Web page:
#newcomers #migrantstories #photoblog
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Name: Marion Warkotsch
Country of Origin: Germany

I came to Canada in January of 2008. At first, I didn’t want to be here, but my parents had made the decision to pack our lives into two suitcases each, and start a better life across the pond. Here I am, almost 13 years later and I wouldn’t want to have it any other way.
Coming to Canada as an immigrant was hard, with having to pay extra fees for college and trying to make it through the months on minimum wages, but in the end, the struggles and sleepless nights of working and studying have paid off. I graduated with a college diploma and bachelor degree, and now, I am finishing my designation as a CPA soon. I can say that Canada has so many opportunities for people that are driven, focused, determined, and willing to go the extra mile to make their dreams come true! Canada, you are truly a blessing!!

#facesofimmigrationcanada #facesofimmigrationcanada #migrantstories #newcomers #canada #photoblog
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Name: Hector Colombo
Country if Origin: Argentina

Being an immigrant in Canada was one of the most significant experiences of my life. Canada’s nature, people and way of life affected and changed me for the rest of my life. My experience was even better than I could have imagined. I met new people, made new friends, and visited new places. My family is living here with happiness, safety and liberty, we are so grateful for having the chance to live, study and work in Canada! Regarding my particular experience, I started working in helping other immigrants and seniors about basic computer knowledge. Doing that, I had the chance to receive so many gratefulness, handshakes and smiles from unknown people, that it made me see the world and job in a different way. I learned that teaching, giving or helping others is a wonderful occupation, and that I want to continue doing the same. Canada gave me so many things that the day is not enough to do everything!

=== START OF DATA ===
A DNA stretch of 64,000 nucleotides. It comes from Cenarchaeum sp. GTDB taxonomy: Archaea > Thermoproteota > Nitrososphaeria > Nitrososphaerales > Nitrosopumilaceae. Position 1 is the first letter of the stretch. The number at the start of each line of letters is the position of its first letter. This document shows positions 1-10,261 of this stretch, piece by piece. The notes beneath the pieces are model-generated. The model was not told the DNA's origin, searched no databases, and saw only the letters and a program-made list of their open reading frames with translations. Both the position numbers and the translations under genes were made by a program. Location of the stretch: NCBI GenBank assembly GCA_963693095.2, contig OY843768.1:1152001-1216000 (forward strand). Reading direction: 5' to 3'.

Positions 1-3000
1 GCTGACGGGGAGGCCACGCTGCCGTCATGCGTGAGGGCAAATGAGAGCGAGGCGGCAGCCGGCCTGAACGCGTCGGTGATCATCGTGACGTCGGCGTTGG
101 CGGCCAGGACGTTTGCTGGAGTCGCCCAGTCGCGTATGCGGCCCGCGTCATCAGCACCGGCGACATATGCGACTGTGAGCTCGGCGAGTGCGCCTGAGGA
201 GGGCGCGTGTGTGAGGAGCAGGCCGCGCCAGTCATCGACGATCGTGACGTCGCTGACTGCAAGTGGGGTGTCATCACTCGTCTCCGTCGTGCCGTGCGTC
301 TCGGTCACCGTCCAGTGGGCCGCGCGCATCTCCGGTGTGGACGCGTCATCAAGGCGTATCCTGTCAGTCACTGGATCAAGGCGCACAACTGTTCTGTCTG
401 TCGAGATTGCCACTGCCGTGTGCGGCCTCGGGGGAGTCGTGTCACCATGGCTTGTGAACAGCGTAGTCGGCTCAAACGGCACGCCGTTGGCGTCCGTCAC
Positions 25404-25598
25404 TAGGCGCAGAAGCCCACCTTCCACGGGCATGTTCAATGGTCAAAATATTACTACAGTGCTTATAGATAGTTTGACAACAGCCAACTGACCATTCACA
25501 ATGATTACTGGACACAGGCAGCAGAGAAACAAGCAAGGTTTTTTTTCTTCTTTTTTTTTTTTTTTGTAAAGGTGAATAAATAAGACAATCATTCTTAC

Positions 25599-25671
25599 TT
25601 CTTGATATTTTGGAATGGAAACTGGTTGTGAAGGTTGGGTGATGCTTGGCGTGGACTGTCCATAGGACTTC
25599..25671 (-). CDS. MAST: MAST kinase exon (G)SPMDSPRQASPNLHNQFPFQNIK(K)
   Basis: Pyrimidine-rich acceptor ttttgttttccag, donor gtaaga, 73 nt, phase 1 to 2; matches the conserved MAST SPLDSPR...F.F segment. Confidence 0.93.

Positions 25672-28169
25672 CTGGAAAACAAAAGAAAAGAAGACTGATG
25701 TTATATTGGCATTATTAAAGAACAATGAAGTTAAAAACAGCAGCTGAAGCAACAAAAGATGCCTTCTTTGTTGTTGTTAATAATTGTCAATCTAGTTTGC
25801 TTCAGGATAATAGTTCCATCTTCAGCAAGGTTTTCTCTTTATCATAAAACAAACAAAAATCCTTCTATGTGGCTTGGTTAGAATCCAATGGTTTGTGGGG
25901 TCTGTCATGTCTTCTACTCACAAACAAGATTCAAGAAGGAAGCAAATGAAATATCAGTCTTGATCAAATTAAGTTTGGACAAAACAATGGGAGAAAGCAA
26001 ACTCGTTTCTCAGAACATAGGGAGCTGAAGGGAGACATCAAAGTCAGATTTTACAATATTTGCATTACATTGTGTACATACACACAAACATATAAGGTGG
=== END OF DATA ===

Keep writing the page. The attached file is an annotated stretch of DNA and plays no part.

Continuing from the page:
#facesofimmigrationcanada #facesofimmigration #photoblog
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Name: Bisong Taiwo
Country of Origin: Nigeria

I came to Canada as an international student over a decade ago and since then, Canada has become my home. Life in Canada as an immigrant has been filled with several positive experiences: low unemployment rates, constant electricity, clean water, decent roads, relative safety and security all contribute to making Canada a beautiful and peaceful country to live in. A staggering 98% of employer businesses are SMEs, of which my little video production company is among, and Canada has lots of facilities in place to sustain small businesses like mine. I couldn't be happier to call Canada my home.
📸 @colincorneau

#facesofimmigrationcanada #facesofimmigration #photoblog
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Meet Colin Corneau - Our Photographer

@colincorneau is a photographer based in #Winnipeg #Manitoba, near the longitudinal centre of Canada and not far from the geographic centre of North America.
He brings 25 years of experience as a daily media photojournalist to your event, portrait or idea. He also shares the experience of extended visits to China, Thailand, Nepal and other countries with his work. 
Colin has learned first-hand of the value #imigrants brings to our society, from decades as a newspaper photographer seeing the positive effects #newcomers have on the communities they join, to personal friendships with people from all continents. It's his hope that his photography can be a way to introduce our newer friends, neighbours, and colleagues to #Canadians.

#photoblog
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Reposted from @colincorneau First portrait from yesterday’s session with the radiant @maruschka90 for the @stories_migrant initiative. Marion came to Canada from Germany and is just one part of the mosaic that is bringing so much to our country. Keep watching MigrantStories.ca to see the project take shape!

#winnipegphotographer #portraitphotographer #shotoncanon #canoncanada #theportraitproject - #regrann

#migrantstories #newcomers #canada🇨🇦 #migrantjournal #migrantexperience #photoblog